A Slate.com science writer has penned a January 17, 2012, “Medical Examiner”
blog post criticizing media coverage that used recent microRNA (miRNA)
research to erroneously suggest a link between genetically modified organisms
(GMOs) and human health. According to biologist Emily Willingham,
Nanjing University scientists reportedly identified miRNA from rice and other
plant foods in human blood and tissues, raising questions about whether
the foreign genetic material could inhibit normal protein functions. “The rice
results, simply stated, show an effect of one miRNA from one non-GM plant
on one protein in live mice and in cultured human liver cancer cells,” recounts
Willingham, who singles out a January 9 Atlantic article by Ari LeVaux for
mischaracterizing these findings as evidence of GMO health risks and igniting
“a social-media chain reaction” in the process.

In particular, Willingham refutes LeVaux’s implication that GM foods contain modified miRNA and thus should come under more stringent federal regulation. As she explains, the class of molecule examined by the Nanjing study “hasn’t been altered in GM foods” and is not interchangeable with other forms of RNA cited in LeVaux’s argument against “’substantial equivalence,’ the risk assessment tenet that if testing indicates a GM food has the same essential features as a non-GM food… that it should fall under standard food regulations.” Adding that humans have evidently ingested plant miRNAs “for a long time,” Willingham ultimately concludes that the current framework is more than adequate for assessing the safety of GM foods and flexible enough to address a rapidly evolving biotech industry.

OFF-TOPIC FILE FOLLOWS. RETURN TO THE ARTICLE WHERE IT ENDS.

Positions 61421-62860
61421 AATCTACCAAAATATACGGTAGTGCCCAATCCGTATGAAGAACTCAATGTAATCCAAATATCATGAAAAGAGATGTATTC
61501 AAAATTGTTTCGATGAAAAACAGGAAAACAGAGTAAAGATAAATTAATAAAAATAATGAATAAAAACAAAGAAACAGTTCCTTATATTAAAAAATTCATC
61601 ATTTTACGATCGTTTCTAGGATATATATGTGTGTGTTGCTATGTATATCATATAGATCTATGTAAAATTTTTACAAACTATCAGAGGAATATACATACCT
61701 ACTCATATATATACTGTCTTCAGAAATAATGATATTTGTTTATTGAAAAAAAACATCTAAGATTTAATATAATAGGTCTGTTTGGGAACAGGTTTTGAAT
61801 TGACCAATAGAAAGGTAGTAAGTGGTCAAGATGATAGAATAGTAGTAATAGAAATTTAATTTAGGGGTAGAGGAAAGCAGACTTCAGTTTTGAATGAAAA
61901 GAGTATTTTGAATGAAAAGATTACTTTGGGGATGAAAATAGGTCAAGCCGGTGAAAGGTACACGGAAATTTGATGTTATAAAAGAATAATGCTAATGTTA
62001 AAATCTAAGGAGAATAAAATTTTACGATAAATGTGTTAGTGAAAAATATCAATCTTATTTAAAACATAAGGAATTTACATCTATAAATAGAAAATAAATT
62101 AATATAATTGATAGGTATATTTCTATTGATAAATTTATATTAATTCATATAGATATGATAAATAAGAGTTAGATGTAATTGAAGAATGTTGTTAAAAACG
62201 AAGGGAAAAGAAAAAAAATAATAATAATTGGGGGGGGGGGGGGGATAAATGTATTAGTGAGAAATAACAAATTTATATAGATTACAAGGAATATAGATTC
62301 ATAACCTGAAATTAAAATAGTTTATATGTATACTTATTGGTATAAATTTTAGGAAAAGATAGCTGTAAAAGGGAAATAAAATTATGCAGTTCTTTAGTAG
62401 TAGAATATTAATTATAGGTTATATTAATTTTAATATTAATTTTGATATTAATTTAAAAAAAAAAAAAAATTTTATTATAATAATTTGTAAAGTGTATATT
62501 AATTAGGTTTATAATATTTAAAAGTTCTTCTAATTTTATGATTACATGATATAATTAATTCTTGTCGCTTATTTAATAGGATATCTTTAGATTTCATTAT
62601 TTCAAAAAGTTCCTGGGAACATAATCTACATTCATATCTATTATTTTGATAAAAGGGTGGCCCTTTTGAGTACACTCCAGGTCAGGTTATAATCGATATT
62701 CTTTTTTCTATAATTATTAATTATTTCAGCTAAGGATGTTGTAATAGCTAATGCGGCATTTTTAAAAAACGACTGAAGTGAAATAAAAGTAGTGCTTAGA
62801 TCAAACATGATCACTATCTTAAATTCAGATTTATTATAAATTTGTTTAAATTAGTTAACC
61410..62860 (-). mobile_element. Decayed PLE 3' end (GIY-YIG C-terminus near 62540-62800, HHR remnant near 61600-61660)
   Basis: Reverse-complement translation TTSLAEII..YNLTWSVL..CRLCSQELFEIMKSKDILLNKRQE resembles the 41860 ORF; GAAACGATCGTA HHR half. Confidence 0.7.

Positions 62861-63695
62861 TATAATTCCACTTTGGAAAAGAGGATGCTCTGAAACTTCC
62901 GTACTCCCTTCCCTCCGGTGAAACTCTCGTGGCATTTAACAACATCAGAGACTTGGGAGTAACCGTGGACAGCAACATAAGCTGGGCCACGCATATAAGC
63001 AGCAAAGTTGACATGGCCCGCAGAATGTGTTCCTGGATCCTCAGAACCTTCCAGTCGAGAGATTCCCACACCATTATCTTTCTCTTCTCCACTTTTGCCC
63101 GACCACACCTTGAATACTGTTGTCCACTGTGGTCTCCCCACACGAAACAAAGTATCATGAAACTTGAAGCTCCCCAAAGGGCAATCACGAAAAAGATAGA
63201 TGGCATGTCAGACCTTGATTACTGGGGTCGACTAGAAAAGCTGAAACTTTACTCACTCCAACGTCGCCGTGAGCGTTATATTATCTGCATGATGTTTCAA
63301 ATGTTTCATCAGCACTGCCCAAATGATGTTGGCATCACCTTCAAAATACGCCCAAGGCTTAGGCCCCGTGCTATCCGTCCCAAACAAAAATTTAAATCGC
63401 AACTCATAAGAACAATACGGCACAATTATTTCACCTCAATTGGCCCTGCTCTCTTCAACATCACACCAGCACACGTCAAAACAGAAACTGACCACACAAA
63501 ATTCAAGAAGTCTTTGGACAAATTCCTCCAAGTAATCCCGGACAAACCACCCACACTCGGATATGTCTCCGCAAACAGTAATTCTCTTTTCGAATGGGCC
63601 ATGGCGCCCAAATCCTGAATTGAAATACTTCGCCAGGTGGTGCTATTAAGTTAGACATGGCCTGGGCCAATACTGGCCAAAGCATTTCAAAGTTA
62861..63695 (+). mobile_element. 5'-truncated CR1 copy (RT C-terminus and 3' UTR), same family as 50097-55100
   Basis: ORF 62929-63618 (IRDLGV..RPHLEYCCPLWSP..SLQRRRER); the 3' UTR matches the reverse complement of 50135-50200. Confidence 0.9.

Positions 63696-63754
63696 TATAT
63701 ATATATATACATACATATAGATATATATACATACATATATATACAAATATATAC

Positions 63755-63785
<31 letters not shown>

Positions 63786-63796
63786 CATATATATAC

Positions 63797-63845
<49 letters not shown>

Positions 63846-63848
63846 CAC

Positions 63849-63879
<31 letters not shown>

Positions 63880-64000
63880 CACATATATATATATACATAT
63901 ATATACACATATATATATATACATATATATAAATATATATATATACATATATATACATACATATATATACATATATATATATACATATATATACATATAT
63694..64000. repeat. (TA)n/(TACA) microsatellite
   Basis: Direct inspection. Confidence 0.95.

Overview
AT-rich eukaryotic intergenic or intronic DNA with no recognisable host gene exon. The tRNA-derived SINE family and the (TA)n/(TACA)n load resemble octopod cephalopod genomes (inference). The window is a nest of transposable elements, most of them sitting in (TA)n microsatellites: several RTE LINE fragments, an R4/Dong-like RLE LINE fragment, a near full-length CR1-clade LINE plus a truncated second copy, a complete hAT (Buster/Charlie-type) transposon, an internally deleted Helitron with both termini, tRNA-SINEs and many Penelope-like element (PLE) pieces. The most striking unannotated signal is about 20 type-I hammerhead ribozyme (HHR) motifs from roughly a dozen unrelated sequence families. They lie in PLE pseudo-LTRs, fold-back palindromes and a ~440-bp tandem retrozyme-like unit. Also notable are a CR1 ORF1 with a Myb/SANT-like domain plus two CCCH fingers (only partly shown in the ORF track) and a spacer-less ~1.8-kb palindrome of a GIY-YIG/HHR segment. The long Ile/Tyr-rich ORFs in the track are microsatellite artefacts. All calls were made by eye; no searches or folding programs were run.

To this end, Willingham views the Atlantic story as a cautionary tale about the perils of science journalism. Originally shared “11,000 times on Facebook alone,” the incorrect article later underwent revisions but “couldn’t outpace the lightspeed transmission of misinformation.” The biologist blogger thus urges readers and other researchers not to focus solely on the GMO angle but to ask what role ordinary plant miRNAs might play in development and disease. “That’s the question that shouldn’t get lost amidst the shrapnel of LeVaux’s social-media bombshell,” she opines.


About The Author


For decades, manufacturers, distributors and retailers at every link in the food chain have come to Shook, Hardy & Bacon to partner with a legal team that understands the issues they face in today's evolving food production industry. Shook attorneys work with some of the world's largest food, beverage and agribusiness companies to establish preventative measures, conduct internal audits, develop public relations strategies, and advance tort reform initiatives.

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